John Schulman: OpenAI and recent advances in Artificial Intelligence – #16

John Schulman is a research scientist at OpenAI. He co-leads the Reinforcement Learning group and works on agent learning in virtual game worlds (e.g., Dota) as well as in robotics. John, Corey, and Steve talk about AI, AGI (Artifical General Intelligence), the Singularity (self-reinforcing advances in AI which lead to runaway behavior that is incomprehensible to humans), and the creation and goals of OpenAI. They discuss recent advances in language models (GPT-2) and whether these results raise doubts about the usefulness of linguistic research over the past 60 years. Does GPT-2 imply that neural networks trained using large amounts of human-generated text can encode “common sense” knowledge about the world? They also discuss what humans are better at than current AI systems, and near term examples of what is already feasible: for example, using AI drones to kill people.

John Schulman: OpenAI and recent advances in Artificial Intelligence – #16

John Schulman is a research scientist at OpenAI. He co-leads the Reinforcement Learning group and works on agent learning in virtual game worlds (e.g., Dota) as well as in robotics. John, Corey, and Steve talk about AI, AGI (Artifical General Intelligence), the Singularity (self-reinforcing advances in AI which lead to runaway behavior that is incomprehensible to humans), and the creation and goals of OpenAI. They discuss recent advances in language models (GPT-2) and whether these results raise doubts about the usefulness of linguistic research over the past 60 years. Does GPT-2 imply that neural networks trained using large amounts of human-generated text can encode “common sense” knowledge about the world? They also discuss what humans are better at than current AI systems, and near term examples of what is already feasible: for example, using AI drones to kill people.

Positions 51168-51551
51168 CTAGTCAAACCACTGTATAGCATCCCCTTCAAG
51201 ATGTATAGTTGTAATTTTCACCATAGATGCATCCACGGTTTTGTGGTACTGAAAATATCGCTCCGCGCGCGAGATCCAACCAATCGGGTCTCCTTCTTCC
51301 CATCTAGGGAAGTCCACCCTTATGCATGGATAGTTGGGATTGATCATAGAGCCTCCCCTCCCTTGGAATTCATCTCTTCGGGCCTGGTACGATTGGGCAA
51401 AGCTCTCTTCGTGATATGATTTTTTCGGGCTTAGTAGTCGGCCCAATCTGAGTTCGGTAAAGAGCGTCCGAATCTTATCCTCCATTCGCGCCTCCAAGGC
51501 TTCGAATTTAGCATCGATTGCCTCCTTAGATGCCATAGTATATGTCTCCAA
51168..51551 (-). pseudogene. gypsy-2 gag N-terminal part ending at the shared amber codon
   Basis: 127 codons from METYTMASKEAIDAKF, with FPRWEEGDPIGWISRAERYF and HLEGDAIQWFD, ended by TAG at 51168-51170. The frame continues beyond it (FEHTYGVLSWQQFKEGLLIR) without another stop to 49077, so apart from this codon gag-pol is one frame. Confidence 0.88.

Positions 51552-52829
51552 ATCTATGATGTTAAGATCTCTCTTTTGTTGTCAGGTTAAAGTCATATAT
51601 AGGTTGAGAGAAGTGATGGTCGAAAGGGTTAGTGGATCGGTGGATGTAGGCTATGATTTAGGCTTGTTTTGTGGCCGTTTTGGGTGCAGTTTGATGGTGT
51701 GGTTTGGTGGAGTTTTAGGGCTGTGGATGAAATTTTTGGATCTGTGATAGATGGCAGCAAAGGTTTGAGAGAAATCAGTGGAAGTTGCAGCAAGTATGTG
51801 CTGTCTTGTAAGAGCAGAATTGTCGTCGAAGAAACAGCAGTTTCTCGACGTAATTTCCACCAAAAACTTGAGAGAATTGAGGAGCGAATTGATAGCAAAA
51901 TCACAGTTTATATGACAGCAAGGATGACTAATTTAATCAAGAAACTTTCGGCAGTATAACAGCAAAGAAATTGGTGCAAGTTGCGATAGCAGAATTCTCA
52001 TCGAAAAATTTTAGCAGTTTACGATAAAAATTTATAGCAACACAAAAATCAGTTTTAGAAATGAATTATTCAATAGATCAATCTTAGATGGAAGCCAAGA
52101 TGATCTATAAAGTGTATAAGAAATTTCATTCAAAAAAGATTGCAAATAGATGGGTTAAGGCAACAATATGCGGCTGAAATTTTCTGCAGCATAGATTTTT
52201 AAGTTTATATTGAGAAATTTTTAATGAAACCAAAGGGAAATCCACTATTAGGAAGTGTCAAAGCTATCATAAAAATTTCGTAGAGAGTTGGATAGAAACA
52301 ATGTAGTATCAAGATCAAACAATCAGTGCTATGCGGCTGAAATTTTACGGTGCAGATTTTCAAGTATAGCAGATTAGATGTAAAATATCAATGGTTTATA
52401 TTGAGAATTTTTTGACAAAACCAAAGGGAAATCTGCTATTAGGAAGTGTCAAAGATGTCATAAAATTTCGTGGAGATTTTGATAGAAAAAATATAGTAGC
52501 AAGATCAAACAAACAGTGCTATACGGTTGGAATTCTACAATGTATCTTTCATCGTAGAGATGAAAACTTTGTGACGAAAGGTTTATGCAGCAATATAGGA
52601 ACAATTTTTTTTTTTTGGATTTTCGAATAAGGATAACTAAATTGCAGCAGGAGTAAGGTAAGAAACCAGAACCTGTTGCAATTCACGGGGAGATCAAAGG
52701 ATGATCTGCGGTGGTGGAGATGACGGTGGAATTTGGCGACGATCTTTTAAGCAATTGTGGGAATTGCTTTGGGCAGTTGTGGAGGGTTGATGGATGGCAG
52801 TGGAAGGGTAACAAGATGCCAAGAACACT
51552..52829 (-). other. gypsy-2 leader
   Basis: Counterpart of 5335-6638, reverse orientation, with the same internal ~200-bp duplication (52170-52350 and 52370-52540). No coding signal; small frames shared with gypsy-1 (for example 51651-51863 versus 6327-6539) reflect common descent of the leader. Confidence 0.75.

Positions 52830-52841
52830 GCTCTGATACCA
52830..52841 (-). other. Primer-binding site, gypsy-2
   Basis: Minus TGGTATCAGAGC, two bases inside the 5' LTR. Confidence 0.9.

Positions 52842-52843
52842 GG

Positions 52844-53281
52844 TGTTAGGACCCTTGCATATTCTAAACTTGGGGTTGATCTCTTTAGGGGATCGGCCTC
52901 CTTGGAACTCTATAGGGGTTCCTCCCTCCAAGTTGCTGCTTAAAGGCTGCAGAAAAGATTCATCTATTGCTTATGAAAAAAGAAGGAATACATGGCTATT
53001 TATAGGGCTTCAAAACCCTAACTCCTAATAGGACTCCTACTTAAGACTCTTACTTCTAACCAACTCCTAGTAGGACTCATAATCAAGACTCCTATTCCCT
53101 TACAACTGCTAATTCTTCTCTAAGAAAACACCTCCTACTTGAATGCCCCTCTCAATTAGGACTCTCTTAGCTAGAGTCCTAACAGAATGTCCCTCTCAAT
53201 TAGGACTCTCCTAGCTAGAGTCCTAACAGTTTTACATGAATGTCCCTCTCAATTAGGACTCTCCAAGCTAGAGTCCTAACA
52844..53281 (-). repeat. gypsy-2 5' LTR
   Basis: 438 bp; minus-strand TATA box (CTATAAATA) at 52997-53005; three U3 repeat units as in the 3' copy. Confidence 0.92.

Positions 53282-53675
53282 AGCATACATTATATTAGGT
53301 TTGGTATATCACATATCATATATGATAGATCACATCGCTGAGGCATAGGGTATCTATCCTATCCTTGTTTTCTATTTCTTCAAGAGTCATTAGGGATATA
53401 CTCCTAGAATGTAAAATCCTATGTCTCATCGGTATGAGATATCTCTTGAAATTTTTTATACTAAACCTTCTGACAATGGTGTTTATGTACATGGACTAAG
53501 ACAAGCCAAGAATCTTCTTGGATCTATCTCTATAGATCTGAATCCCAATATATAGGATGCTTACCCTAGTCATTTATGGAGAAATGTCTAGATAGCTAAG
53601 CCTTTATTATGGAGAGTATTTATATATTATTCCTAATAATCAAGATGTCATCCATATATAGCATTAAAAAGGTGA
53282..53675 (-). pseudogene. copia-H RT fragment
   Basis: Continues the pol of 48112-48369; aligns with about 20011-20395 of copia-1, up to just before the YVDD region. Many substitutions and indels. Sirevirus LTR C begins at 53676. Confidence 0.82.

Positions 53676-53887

Transcript: John Schulman: OpenAI and recent advances in Artificial Intelligence – #16

John Schulman is a research scientist at OpenAI. He co-leads the Reinforcement Learning group and works on agent learning in virtual game worlds (e.g., Dota) as well as in robotics. John, Corey, and Steve talk about AI, AGI (Artifical General Intelligence), the Singularity (self-reinforcing advances in AI which lead to runaway behavior that is incomprehensible to humans), and the creation and goals of OpenAI. They discuss recent advances in language models (GPT-2) and whether these results raise doubts about the usefulness of linguistic research over the past 60 years. Does GPT-2 imply that neural networks trained using large amounts of human-generated text can encode “common sense” knowledge about the world? They also discuss what humans are better at than current AI systems, and near term examples of what is already feasible: for example, using AI drones to kill people.

Joe Cesario on Political Bias and Problematic Research Methods in Social Psychology – #13